Quantum mechanics, which Prof. André Xuereb from the Department of Physics had already told Newspoint about, gives us extraordinary abilities. Of particular importance for precision measurements is squeezed light, which possesses the special quantum-mechanical property that it has less noise than ordinary light.
An invited commentary piece was penned by UM’s very own Prof. André Xuereb describing a major step towards the practical application of squeezed light, in the form of a device using optomechanical interaction to create squeezed light at room temperature.
Published on the top-ranking international physics journal, Nature Physics, and titled ‘Squeezing hots up’, the commentary outlines the significant advances made by a team of world-leading researchers from the United States in creating a source of squeezed light that promises greater applicability than previous devices.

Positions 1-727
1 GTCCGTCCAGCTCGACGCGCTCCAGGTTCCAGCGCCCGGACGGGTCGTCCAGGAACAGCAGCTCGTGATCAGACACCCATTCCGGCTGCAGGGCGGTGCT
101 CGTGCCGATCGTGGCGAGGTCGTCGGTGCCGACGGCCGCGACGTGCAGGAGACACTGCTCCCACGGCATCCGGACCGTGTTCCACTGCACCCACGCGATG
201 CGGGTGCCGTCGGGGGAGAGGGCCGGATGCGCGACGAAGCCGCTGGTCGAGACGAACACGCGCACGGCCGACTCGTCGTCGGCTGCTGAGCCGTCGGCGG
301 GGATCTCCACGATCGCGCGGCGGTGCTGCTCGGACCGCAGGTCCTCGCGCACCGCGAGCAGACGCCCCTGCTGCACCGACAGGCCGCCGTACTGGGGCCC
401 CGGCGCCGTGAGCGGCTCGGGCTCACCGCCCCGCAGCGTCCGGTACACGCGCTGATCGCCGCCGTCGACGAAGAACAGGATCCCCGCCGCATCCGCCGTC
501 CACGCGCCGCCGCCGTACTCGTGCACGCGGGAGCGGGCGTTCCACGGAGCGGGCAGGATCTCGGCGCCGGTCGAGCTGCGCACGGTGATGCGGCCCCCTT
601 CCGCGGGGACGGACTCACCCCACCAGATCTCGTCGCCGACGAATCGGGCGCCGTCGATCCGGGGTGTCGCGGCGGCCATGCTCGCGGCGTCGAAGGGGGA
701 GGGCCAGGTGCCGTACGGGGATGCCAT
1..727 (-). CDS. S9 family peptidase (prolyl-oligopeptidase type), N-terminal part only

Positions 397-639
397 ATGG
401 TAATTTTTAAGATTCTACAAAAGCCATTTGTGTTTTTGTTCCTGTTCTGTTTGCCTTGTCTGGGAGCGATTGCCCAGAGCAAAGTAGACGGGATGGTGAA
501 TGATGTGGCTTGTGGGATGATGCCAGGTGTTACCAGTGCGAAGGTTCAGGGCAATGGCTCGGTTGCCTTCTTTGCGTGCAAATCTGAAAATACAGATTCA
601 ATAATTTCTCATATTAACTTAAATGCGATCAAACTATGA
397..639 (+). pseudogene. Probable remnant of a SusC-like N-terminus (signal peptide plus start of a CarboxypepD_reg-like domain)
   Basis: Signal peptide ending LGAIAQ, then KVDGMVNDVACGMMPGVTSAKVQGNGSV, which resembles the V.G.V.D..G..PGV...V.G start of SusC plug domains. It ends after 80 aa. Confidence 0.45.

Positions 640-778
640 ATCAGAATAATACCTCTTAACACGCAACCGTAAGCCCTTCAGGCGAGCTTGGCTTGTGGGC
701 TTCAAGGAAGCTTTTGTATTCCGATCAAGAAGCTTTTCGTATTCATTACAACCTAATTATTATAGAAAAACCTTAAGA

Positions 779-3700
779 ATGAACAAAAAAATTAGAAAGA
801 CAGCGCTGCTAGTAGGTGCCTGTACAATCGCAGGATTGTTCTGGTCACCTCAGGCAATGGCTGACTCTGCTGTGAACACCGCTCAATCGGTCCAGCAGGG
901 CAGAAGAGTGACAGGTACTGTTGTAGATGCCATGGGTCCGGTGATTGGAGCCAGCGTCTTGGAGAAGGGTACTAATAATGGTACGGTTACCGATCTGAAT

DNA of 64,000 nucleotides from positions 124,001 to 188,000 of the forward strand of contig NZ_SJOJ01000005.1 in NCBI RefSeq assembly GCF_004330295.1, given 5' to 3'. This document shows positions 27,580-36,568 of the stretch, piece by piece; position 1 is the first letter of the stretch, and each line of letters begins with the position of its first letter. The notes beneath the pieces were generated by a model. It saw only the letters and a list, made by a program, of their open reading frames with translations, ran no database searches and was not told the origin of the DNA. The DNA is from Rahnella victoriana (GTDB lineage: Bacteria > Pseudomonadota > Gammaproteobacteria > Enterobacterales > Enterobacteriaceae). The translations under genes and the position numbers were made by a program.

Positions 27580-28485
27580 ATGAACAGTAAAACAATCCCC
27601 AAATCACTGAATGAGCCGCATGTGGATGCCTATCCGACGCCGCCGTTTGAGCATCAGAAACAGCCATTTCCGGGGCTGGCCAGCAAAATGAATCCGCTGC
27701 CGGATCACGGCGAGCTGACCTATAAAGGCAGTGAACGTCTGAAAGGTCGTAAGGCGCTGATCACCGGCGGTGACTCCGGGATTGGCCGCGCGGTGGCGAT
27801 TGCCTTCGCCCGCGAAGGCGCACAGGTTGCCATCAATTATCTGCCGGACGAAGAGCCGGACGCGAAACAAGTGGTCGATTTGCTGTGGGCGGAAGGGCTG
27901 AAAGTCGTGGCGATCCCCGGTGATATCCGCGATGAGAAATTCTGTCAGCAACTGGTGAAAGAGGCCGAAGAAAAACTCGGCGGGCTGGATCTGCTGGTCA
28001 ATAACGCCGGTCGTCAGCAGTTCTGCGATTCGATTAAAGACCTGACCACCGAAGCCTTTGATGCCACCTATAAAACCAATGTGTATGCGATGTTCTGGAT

Significantly, the new device could yield a bandwidth of potentially hundreds of kilohertz over which the squeezing is constant. The team also came up with a new technique, which they applied to this device, that allows them to directly measure squeezing in a light beam without the need to calibrate the shot noise level. These characteristics make it eminently suitable for use in physics experiments and future quantum technologies.
The significance of the work done by the team of researchers lies particularly in combining all characteristics of a practical and flexible squeezed light source into a single device.
The invited commentary piece can be found in its entirety online.